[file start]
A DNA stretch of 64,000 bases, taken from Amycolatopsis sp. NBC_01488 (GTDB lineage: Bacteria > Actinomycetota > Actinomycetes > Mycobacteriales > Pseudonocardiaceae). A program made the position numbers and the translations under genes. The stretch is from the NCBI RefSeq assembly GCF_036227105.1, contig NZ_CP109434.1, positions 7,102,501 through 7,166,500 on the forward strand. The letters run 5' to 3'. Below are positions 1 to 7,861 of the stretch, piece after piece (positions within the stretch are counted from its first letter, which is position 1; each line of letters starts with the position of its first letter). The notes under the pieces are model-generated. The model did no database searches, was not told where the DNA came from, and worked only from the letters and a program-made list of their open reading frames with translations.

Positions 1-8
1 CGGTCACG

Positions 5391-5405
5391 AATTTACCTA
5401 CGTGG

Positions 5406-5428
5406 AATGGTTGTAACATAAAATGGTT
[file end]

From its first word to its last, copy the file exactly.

A DNA stretch of 64,000 bases, taken from Amycolatopsis sp. NBC_01488 (GTDB lineage: Bacteria > Actinomycetota > Actinomycetes > Mycobacteriales > Pseudonocardiaceae). A program made the position numbers and the translations under genes. The stretch is from the NCBI RefSeq assembly GCF_036227105.1, contig NZ_CP109434.1, positions 7,102,501 through 7,166,500 on the forward strand. The letters run 5' to 3'. Below are positions 1 to 7,861 of the stretch, piece after piece (positions within the stretch are counted from its first letter, which is position 1; each line of letters starts with the position of its first letter). The notes under the pieces are model-generated. The model did no database searches, was not told where the DNA came from, and worked only from the letters and a program-made list of their open reading frames with translations.

Positions 1-8
1 CGGTCACG

Positions 5391-5405
5391 AATTTACCTA
5401 CGTGG

Positions 5406-5428
5406 AATGGTTGTAACATAAAATGGTT